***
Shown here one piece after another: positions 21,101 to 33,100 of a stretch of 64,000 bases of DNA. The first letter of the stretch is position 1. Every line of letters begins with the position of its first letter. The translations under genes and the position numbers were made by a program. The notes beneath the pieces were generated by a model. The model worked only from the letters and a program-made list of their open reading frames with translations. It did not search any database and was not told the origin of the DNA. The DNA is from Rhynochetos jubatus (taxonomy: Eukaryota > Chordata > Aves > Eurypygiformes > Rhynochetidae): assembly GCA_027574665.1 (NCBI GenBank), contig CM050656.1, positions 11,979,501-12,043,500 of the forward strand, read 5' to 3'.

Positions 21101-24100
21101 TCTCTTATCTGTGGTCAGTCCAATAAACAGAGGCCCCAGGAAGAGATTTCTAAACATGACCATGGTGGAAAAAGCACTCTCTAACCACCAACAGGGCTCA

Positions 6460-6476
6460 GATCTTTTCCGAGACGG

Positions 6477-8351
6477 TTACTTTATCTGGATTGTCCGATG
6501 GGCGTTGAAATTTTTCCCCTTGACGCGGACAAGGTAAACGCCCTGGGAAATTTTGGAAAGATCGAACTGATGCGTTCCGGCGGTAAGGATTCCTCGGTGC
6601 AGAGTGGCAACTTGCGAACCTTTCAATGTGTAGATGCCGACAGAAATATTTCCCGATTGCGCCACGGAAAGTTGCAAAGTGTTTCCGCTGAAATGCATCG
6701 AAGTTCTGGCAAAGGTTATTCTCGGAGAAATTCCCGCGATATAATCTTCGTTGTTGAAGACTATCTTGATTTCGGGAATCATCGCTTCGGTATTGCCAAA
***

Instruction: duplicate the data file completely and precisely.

Shown here one piece after another: positions 21,101 to 33,100 of a stretch of 64,000 bases of DNA. The first letter of the stretch is position 1. Every line of letters begins with the position of its first letter. The translations under genes and the position numbers were made by a program. The notes beneath the pieces were generated by a model. The model worked only from the letters and a program-made list of their open reading frames with translations. It did not search any database and was not told the origin of the DNA. The DNA is from Rhynochetos jubatus (taxonomy: Eukaryota > Chordata > Aves > Eurypygiformes > Rhynochetidae): assembly GCA_027574665.1 (NCBI GenBank), contig CM050656.1, positions 11,979,501-12,043,500 of the forward strand, read 5' to 3'.

Positions 21101-24100
21101 TCTCTTATCTGTGGTCAGTCCAATAAACAGAGGCCCCAGGAAGAGATTTCTAAACATGACCATGGTGGAAAAAGCACTCTCTAACCACCAACAGGGCTCA

Positions 6460-6476
6460 GATCTTTTCCGAGACGG

Positions 6477-8351
6477 TTACTTTATCTGGATTGTCCGATG
6501 GGCGTTGAAATTTTTCCCCTTGACGCGGACAAGGTAAACGCCCTGGGAAATTTTGGAAAGATCGAACTGATGCGTTCCGGCGGTAAGGATTCCTCGGTGC
6601 AGAGTGGCAACTTGCGAACCTTTCAATGTGTAGATGCCGACAGAAATATTTCCCGATTGCGCCACGGAAAGTTGCAAAGTGTTTCCGCTGAAATGCATCG
6701 AAGTTCTGGCAAAGGTTATTCTCGGAGAAATTCCCGCGATATAATCTTCGTTGTTGAAGACTATCTTGATTTCGGGAATCATCGCTTCGGTATTGCCAAA